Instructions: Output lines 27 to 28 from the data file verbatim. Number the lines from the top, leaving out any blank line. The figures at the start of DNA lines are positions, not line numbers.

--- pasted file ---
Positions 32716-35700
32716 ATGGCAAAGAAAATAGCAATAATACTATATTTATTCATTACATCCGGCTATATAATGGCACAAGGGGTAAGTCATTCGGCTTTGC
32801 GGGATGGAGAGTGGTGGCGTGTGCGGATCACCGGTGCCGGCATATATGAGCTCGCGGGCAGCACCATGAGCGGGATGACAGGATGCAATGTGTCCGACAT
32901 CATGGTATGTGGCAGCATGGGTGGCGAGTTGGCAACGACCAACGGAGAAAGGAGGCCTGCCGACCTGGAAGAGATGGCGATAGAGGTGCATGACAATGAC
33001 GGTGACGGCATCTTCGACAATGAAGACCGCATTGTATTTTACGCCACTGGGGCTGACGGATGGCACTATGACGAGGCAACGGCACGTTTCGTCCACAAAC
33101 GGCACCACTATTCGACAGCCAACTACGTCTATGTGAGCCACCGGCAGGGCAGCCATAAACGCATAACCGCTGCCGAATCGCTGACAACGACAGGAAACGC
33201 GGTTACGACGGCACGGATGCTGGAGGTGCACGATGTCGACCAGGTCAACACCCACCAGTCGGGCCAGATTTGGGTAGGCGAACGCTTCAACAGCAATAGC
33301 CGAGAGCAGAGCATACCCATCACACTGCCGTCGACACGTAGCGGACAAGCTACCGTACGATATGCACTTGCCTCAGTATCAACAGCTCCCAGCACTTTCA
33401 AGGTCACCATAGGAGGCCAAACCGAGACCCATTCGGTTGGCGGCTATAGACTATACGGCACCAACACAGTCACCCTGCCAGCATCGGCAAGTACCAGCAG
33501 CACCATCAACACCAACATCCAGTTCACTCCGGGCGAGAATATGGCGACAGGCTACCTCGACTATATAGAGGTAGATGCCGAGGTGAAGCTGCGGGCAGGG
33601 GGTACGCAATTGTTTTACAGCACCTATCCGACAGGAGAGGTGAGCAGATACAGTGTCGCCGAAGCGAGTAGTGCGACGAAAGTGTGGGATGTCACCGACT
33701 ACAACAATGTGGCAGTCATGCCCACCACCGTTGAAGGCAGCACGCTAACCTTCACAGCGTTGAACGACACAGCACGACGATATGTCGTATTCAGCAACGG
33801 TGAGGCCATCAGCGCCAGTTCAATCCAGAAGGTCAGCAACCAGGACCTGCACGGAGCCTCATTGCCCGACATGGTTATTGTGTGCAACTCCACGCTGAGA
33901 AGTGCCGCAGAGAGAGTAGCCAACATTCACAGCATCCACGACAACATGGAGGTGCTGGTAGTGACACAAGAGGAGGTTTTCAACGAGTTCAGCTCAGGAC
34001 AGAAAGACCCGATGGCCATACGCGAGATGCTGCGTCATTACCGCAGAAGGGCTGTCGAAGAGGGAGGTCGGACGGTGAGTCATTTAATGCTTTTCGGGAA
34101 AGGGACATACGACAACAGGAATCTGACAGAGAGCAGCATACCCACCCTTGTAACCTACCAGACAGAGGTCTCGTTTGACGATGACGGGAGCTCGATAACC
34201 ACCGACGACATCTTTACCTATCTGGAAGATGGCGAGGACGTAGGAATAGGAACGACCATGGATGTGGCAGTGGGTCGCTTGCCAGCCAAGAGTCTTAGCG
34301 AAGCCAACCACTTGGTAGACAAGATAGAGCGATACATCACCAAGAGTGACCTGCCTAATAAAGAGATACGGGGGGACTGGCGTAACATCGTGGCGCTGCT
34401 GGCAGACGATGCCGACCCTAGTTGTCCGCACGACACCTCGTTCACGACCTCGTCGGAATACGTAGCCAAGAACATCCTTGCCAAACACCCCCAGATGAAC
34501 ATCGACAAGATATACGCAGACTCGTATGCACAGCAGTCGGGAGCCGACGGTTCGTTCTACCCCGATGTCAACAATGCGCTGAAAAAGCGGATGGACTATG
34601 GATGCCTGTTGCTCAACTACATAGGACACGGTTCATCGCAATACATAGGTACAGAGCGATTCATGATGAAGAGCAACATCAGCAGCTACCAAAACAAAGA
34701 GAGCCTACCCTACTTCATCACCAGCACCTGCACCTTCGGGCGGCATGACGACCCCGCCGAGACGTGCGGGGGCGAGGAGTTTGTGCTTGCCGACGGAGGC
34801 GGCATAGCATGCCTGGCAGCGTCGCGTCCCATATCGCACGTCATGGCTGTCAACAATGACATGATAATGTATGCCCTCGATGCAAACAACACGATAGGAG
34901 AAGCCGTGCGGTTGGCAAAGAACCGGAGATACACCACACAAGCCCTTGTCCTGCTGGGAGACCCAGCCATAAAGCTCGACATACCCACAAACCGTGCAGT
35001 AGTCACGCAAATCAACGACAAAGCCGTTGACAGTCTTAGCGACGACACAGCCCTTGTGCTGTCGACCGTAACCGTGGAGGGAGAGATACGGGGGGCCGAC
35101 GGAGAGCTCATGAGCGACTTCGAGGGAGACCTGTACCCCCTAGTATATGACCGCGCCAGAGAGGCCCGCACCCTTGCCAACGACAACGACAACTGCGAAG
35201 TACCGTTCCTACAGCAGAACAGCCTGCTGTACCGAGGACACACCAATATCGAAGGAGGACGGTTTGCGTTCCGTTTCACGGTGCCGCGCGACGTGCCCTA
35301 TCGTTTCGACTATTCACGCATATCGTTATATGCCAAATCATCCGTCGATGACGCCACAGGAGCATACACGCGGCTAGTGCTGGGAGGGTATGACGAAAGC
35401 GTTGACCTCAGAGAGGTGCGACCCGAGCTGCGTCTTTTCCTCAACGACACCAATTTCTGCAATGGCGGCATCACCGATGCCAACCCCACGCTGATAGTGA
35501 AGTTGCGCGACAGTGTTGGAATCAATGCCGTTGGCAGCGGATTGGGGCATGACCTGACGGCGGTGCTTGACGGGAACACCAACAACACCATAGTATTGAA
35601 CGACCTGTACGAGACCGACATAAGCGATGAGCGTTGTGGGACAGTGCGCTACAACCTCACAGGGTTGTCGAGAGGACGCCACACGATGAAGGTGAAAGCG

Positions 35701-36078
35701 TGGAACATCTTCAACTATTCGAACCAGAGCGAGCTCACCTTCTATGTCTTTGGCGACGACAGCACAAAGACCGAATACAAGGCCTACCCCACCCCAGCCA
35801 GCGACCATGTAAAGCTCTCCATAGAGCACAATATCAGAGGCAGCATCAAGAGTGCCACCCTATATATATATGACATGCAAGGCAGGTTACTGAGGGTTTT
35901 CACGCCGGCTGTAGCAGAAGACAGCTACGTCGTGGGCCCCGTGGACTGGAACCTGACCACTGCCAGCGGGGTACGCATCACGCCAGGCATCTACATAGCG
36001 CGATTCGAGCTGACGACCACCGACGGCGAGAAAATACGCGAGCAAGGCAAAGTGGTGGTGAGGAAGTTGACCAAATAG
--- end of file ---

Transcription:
35201 TACCGTTCCTACAGCAGAACAGCCTGCTGTACCGAGGACACACCAATATCGAAGGAGGACGGTTTGCGTTCCGTTTCACGGTGCCGCGCGACGTGCCCTA
35301 TCGTTTCGACTATTCACGCATATCGTTATATGCCAAATCATCCGTCGATGACGCCACAGGAGCATACACGCGGCTAGTGCTGGGAGGGTATGACGAAAGC